“You never want to be in a position where you can’t record unless you have someone with you. I don’t care if it’s Garageband. Make sure you know how to record your ideas.”

Topliner Kirby Lauryen is a Berklee College of Music alum who was signed bby Roc Nation Music Publishing after writing a song on YouTube for 275 days, and has gone on to co-write hits like Rihanna’s “FourFiveSeconds” and Ariana Grande’s “Break Your Heart Right Back.” Lauryen says she’s by no means a great engineer, but can do enough to get her thoughts down using a home-set up that comprises an Apollo Twin Interface, TLM 103 Neumann Microphone, ProTools, and a MacBook Pro. Her disciplined approach has proved crucial during the quarantine: “You never want to be in a position where you can’t record unless you have someone with you,” she says. “I don’t care if it’s Garageband. Make sure you know how to record your ideas.”

Her technical prowess also allows her to be more collaborative with producers. “I love changing the keys of songs. Oftentimes, the producer sends the song in a key that was most natural to him and I use Elastic Properties in ProTools to pitch it up or down. It’s amazing how shifting the key of the song can completely change the emotion or melodies,” she says.

Lauryen adds that, in light of the police killing of George Floyd and the subsequent protests against racism, remote and self-directed recording sessions allow her to address the subject of race with her white producers in a way that she never felt able before.

“The days after George Floyd’s death I had sessions lined up, and though it was an emotional time I didn’t want to cancel last minute,” she says. “I’m glad I didn’t, because each session ended up being a two-hour conversation on racism. It was a much-needed conversation on white privilege and what it means to be a black woman working with white men. I think they were shocked to hear how much subtle or overt racism a black person experiences in the music industry.” For example, she says, black songwriters are often asked to write hip-hop melodies or cadences even if they typically work in other genres. “I’ve personally made a decision to be even more careful about my lyrics, and style as a songwriter,” Lauryen says. “I refuse to be used to make a minstrel show out of our music or culture.”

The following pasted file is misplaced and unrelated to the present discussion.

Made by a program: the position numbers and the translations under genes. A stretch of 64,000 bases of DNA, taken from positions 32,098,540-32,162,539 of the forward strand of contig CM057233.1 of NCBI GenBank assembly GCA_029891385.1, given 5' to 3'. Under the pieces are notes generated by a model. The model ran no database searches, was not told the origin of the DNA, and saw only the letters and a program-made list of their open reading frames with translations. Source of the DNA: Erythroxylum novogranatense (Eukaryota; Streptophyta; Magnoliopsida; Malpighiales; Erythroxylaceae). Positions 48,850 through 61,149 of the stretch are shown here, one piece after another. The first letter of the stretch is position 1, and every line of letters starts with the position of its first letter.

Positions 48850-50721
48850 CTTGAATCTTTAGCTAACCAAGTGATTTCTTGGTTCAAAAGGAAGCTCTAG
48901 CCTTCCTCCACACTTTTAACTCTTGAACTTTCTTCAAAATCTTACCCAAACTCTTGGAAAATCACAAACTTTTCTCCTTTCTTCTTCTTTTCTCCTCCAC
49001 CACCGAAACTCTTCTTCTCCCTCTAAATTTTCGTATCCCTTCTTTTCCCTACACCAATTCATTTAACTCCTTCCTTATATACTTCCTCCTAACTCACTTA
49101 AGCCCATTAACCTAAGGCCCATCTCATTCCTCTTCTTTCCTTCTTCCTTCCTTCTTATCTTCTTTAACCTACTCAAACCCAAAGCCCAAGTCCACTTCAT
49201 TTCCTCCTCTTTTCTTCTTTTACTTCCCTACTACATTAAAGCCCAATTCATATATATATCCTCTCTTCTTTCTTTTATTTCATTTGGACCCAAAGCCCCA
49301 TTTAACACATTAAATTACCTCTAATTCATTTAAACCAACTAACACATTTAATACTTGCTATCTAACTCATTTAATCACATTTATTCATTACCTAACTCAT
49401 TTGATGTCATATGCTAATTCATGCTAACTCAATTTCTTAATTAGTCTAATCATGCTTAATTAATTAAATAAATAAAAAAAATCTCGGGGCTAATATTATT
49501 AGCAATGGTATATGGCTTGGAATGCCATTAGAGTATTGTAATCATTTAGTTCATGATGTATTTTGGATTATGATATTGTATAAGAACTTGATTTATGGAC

Without a definite end to COVID’s work-from-home conditions, it’s uncertain what kind of role topliners will play when physical recording studios reopen and everyone gets back in a room together.

Hill’s colleague Adrian Nunez, vice president of creative A&R at music publisher Sony/ATV, notes that not everyone wants to overcome the massive learning curve of independent production — and that he wouldn’t penalize non-independent workers when looking for new songwriters to sign. “Some songwriters are more effective face-to-face, or just need the studio vibe in order to work best,” Nunez says.

But he does recommend all writers invest around $900 in their own studio setup to pick up a good microphone and USB audio interface — which can be a steep cost, especially in COVID’s tough times, he acknowledges. Some publishing companies and record labels have helped fund their artists and songwriters’ home setups; for aspiring music creators or those who aren’t signed to a major company, though, it’s still tough going.

In This Article: music industry, topliners